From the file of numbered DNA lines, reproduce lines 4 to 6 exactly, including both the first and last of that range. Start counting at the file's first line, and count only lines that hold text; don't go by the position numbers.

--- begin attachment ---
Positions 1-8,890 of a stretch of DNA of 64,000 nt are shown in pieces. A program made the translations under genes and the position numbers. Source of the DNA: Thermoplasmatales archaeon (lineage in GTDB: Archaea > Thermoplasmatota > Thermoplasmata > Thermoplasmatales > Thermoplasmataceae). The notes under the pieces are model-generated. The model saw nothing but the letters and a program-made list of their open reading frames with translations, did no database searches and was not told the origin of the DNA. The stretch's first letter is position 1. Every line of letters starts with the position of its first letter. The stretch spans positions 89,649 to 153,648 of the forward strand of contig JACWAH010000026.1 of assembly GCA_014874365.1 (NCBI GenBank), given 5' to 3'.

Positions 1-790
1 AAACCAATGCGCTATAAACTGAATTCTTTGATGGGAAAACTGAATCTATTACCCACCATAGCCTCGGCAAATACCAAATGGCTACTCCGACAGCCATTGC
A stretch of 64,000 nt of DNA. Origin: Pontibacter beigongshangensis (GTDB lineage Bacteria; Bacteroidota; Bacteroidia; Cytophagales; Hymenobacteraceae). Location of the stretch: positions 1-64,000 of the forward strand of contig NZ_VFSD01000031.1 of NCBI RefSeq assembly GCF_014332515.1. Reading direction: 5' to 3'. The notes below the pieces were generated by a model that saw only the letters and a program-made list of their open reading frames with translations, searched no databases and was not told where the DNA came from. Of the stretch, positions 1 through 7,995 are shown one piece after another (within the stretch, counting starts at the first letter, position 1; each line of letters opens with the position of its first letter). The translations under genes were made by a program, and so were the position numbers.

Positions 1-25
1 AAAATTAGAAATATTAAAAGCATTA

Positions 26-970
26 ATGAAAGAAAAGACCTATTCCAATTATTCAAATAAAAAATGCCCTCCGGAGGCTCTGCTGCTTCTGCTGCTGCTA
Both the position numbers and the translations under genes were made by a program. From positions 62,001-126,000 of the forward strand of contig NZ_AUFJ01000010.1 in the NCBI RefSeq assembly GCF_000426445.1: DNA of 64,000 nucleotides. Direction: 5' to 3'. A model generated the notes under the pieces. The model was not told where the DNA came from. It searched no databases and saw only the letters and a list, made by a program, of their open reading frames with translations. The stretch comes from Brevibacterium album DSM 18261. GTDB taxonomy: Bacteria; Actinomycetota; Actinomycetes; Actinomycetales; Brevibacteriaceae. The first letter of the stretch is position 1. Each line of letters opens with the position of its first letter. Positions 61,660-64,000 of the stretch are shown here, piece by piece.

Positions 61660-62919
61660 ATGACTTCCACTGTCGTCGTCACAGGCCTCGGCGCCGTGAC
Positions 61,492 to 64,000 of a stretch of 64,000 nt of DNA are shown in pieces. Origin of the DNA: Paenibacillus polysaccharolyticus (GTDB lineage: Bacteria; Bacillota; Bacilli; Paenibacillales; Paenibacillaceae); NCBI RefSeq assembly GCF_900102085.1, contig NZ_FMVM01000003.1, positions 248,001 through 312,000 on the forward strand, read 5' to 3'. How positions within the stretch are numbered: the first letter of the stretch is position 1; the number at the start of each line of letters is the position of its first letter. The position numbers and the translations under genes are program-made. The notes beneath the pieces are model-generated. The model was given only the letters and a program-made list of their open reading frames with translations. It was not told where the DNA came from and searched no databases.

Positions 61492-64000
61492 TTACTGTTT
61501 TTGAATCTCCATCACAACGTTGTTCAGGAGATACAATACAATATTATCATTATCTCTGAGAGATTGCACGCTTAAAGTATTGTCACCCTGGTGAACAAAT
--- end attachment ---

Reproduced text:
A stretch of 64,000 nt of DNA. Origin: Pontibacter beigongshangensis (GTDB lineage Bacteria; Bacteroidota; Bacteroidia; Cytophagales; Hymenobacteraceae). Location of the stretch: positions 1-64,000 of the forward strand of contig NZ_VFSD01000031.1 of NCBI RefSeq assembly GCF_014332515.1. Reading direction: 5' to 3'. The notes below the pieces were generated by a model that saw only the letters and a program-made list of their open reading frames with translations, searched no databases and was not told where the DNA came from. Of the stretch, positions 1 through 7,995 are shown one piece after another (within the stretch, counting starts at the first letter, position 1; each line of letters opens with the position of its first letter). The translations under genes were made by a program, and so were the position numbers.

Positions 1-25
1 AAAATTAGAAATATTAAAAGCATTA